Select Page

Weekend in Boston

 

IMG_0584

Harvard Selfie. (She doesn’t even go here!)

Last weekend I went to an education conference in Boston and it was simply fabulous.  I learned tons of ideas that are shaping schools and technology and I came away with many new insights.  In all honesty, though, some of these new insights about education were a little disheartening to learn about.  For instance, I was reminded that education is immensely political and polarizing. It is something that humans fight over and blame each other for.  Good people who go into education with the best intentions seem to create enemies out of nowhere, over sometimes seemingly trivial things.  It’s a shame, because we really do all want the same things: for young people to be safe, to be challenged, to enjoy learning and working, and ultimately be prepared to contribute to the workforce and the world.  And yet we usually don’t agree on the pathway to those goals or have the powers of persuasion to move together towards them. But, I’m still a believer.  I still believe that good people will rally around improving education and we can agree on the fundamental components of a solid education.

Anyway, the conferences was the perfect excuse to romp around Boston on my own; I got into the city a day beforehand so I could explore.  For me, there is nothing more exhilarating and liberating than purchasing that Charlie card and  running around a new city on my own.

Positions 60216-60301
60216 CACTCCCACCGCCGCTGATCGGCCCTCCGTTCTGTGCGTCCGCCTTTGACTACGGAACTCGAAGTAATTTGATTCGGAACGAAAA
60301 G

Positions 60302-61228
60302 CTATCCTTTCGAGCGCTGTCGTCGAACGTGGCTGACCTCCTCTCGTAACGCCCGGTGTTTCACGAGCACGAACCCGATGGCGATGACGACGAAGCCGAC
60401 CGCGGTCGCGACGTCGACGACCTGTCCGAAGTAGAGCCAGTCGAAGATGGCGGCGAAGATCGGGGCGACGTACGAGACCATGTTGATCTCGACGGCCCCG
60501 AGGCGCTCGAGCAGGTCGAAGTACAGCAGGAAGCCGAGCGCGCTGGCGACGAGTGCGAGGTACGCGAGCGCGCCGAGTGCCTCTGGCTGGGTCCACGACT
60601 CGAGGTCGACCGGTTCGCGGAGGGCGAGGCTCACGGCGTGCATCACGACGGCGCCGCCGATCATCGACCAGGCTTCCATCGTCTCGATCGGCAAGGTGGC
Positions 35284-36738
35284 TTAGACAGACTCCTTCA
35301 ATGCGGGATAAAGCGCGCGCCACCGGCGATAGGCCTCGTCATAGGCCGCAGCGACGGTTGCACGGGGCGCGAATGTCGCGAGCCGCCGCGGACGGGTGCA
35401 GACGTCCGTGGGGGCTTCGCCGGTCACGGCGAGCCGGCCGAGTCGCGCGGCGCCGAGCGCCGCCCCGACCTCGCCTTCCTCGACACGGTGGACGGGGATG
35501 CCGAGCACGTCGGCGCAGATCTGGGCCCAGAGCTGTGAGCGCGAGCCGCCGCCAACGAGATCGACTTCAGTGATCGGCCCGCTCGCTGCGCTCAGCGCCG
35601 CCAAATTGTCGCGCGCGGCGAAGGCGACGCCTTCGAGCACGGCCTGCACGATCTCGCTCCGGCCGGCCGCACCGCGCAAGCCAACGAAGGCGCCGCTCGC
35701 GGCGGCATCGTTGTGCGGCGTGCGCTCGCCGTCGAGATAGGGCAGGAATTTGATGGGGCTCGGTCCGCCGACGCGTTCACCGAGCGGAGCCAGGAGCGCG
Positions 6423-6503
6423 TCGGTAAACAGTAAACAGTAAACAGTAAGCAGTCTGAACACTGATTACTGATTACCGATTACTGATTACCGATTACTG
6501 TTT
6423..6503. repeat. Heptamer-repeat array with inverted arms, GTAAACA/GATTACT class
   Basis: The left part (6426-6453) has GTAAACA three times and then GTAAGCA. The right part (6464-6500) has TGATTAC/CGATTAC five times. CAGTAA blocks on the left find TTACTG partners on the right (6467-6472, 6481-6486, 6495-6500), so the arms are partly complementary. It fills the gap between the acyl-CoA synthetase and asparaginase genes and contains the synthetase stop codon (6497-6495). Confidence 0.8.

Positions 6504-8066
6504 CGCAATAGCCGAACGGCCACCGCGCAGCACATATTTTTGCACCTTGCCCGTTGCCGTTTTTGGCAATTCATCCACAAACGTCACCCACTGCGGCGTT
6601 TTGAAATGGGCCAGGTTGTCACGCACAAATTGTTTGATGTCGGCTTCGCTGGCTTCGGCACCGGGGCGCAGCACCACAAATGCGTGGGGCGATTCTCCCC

IMG_0600

Memorial Church at Harvard. My real goal was to get inside the building across from Memorial Church, the Widener library. Widener library has a famously spectacular interior, but alas, you must be a Harvard student to see it.

 

IMG_0597

More Harvard. I love red brick and I can’t get over the windows or that flat-trapezoid-y shape of the building on the left.

 

IMG_0627

Museum of Fine Arts. Very beautiful.

 

IMG_0640

We’re heading into our Rome and Italy unit. I took this picture to show my students! I’m excited to learn about Roman pottery with them.

 

IMG_0644

The MFA had an impressionism exhibit which was my favorite. Renoir is my mom’s favorite.

 

IMG_0642

Monet is my favorite.

 

IMG_0666

Copley square, outside the Boston Public Library.

 

IMG_0672

Boston Public Library. It’s like a Palace, but just for learning. Its nickname is the “Palace for the People.”

 

IMG_0685

Yours truly. Taken by a nice Chilean gentleman and I completely, accidentally passed up a chance to practice my relatively lousy Spanish on someone who was probably missing his Spanish-speaking comrades.

 

IMG_0694

Palatial.

 

IMG_0710

Old red brick ftw! I’d like to move here.

 

IMG_0714

Burdick’s hot chocolate. You must taste this decadence. Life-changing!

 

IMG_0724

LearnLaunch 2015. This is Michael Horn from Clayton Christensen Institute interviewing Jose Ferreira about Knewton and big data within ed tech. Admittedly, Jose used enough techy acronyms that I’m not sure how much of his interview I understood correctly. If there’s anything I gained at the conference though, it’s a new hunger for learning and keeping up with all of the changes in the world, especially in technology.

 

IMG_0775

My host, the lovely Katherine Boren. We did a lot of eating out as well as a bit of shopping. Here we were taking the T to see Into the Woods for my first time.

That’s my recap!  More substance to come.

 

 

 

Schools in Korea

Korea 088

Seoul, South Korea. My brother took this picture in 2010, when he presented a paper at a computer graphics conference.

Korea 033

My brother and his Korean fan club.

Chapters three and nine of The Smartest Kids in the World talk about schools in Korea.  I think we have some things to learn from them.  Here’s what I’ve learned: